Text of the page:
Located in the Pioneer Park 75 West 100 North. Come and stroll along our new sidewalks throughout the park. Sit in the shade on the conveniently located benches. Bring the family and have a picnic! Many service hours have gone into making Pioneer Park a hidden gem in our little community.
Hans Hansen House
Hans A. Hansen was born in Denmark and immigrated to Utah in 1853. This American 1 and 1/2 story home with a central passageway plan was one of the first large homes built outside of the fort. He painted the doors with green paint he had brought from Denmark. The interior carved circular staircase was constructed of pine and consists of three sections expertly joined by master carpenter and painted to resemble oak. The center passageway and upstairs rooms and halls retain the original oak-grained woodwork. The exterior of the house is of adobe – a rough, mud brick-plastered over, and back then, was carefully scored off to simulate stone masonry with incised lines painted red. The home underwent a renovation I 2020/2021 and is now a modern museum housing many wonderful pioneer artifacts from our community.
Peace Treaty Tree
This is where Canute Peterson and Chief Black Hawk agreed on peace in our community. The Chief and his group went to each community and “smoked the peace pipe”. Efforts were made to save the tree but were unsuccessful.
Anders Christensen built this as a granary. It has a unique narrow tongue and groove ceiling that is still in its original state. Frank Bailey married Anders’ daughter and this became their home. Later it was called the “Honeymoon Cottage” because many Bailey family members started their married lives there. It has been used as a granary, home, and shop. It was moved to Pioneer Park in the early 90’s. it stood vacant and was being being vandalized until the Fort Ephraim DUP purchased it for $150. It has new floors , doors, and interior paint. It is filled with artifacts lovingly donated by Ephraim descendants, and cared for by the D.U.P.
Soren A. Sorensen built this cabin in 1879 on third South and Main Street. This cabin was preserved through the efforts of the City Council and DUP. After moving it to the Pioneer Park and decorated for Scandinavian Festival, it was vandalized, marked with graffiti and fire was set by an arsonist, which destroyed a portion of the new roof, east walls and floor. The quick actions of nearby citizens and merchant saved the cabin.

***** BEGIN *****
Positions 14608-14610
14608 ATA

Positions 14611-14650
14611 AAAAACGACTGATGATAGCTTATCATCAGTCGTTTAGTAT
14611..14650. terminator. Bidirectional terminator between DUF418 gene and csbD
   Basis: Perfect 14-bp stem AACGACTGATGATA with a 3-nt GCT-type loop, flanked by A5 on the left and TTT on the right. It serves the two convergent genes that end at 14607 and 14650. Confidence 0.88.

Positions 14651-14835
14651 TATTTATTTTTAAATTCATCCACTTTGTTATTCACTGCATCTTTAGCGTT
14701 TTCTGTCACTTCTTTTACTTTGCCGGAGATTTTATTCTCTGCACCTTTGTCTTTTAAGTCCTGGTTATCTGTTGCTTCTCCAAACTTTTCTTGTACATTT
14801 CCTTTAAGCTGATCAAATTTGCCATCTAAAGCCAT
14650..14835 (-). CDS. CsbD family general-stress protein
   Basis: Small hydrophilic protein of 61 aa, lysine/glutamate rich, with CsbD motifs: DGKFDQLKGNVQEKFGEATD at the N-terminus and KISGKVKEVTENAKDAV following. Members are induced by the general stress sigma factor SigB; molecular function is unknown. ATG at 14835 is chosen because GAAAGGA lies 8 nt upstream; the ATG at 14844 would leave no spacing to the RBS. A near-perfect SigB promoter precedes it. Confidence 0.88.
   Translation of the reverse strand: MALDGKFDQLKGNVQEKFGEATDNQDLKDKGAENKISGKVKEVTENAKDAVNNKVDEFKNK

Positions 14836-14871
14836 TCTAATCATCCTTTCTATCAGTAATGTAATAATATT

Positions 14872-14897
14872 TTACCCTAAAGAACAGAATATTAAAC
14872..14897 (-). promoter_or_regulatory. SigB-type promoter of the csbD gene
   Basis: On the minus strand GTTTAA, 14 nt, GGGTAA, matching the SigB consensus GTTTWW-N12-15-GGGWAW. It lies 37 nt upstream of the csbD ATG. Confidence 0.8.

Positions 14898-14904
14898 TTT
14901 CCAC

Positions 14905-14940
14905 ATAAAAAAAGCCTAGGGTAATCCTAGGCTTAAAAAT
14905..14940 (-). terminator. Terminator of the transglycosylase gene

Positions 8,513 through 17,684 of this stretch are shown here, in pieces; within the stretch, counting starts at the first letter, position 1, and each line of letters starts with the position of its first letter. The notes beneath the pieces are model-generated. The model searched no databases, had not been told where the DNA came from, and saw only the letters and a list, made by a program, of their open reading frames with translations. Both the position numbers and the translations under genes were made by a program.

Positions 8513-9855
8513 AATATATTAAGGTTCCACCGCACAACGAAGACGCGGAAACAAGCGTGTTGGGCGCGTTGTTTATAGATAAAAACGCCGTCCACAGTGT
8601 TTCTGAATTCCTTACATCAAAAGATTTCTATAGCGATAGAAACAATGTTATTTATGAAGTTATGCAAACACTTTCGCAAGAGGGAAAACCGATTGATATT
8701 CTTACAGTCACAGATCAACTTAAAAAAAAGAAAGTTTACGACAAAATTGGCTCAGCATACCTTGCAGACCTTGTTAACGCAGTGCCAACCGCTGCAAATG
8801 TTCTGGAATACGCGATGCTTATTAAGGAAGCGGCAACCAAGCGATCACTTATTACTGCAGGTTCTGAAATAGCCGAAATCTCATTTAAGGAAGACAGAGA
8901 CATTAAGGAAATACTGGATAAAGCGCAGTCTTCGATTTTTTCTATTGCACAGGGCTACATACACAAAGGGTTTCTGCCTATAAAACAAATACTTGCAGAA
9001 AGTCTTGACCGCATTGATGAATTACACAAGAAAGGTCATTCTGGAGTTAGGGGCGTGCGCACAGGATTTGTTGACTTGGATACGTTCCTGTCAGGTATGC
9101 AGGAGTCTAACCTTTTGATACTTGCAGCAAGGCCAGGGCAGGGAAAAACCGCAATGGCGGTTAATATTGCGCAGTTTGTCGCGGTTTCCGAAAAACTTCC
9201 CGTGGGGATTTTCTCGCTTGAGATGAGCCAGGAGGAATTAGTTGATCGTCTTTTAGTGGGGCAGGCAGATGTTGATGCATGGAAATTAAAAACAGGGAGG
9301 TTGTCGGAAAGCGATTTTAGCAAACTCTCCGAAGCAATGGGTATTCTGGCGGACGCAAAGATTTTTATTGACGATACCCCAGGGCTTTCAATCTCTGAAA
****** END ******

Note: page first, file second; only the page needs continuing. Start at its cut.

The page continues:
This water wagon was used to build the roads in the early days of Ephraim.
Marcus & Christine Hermansen converted to the church of Jesus Christ of Latter-day Saints in Denmark, and immigrated to Utah in 1886. Marcus had owned a windmill flour mill in Byrsted, Denmark. After arriving in Salt Lake City, they eventually made their way to Ephraim where Marcus was offered the position of running a little burr mill that was already in operation. The mill was known as the climax mill. The climax mill was a new type for Marcus to operate. This burr mill was named for the burr stones which were used to grind flour. These stones were a very special, hard type of stone found only in buhr, France. They were chiseled to be large, flat, and round. The flat sides were corrugated with a little crevice cut in one side of one stone and were put together so as to have an agitating motion to grind the wheat. When it was fine enough, the wheat (flour) went out through the little crevice ready to be sacked. These stones were made in many sizes usually ranging from 12 to 48 inches but could be up to 60 inches. These larger 60 inch stones were used the most here. as you can imagine, this was a slow process for making flour. The climax mill was located across the creek from guard knoll southeast of Ephraim. A group of men later built a new mill above the burr mill where the water ran more swiftly. The new mill made the burr mill obsolete, as the new mill was run by a water wheel.
This property was first deeded to Hans C. Jensen by George Taylor, Mayor of Ephraim City on January 17, 1872 (Block 14, Lot 2). At that time the property included the Ross P. Findlay Lot. Granary was moved to Pioneer Memorial Park in July 2003.
Hans came to Utah from Denmark and married Nellie Lundstein who came from Sweden. Hans ran the Christian Williardsen Lumber Mill located Southeast of Ephraim just below what was known as Guard Knoll. He milled the lumber for the home, granary and barn. The rock for the barn and the home were obtained from the Quarry in Pigeon Hollow. The barn was subsequently torn down by the City. The home, granary and barn were built by A. C. Nielson (called Mormon Preacher by the people of Ephraim).
Hans and Nellie had 10 children and they all lived in the Granary. Nellie died with the birth of her tenth child. One of the ten children was Amelia Dorothy Christina Jensen who married Christian Bjerregaard and one of their children was Helen Bjerregaard Rigby. Helen’s tireless work was instrumental in the initiation and success of the Ephraim Senior Center.
The objective of the DUP
– perpetuate the names and achievements of the men, women and children who were the pioneers in founding this commonwealth
– Preserving old landmarks
– Marking historical places
– Collecting artifacts and histories
– Establishing photographs, maps and all such data as shall aid in perfecting a record of the Utah pioneers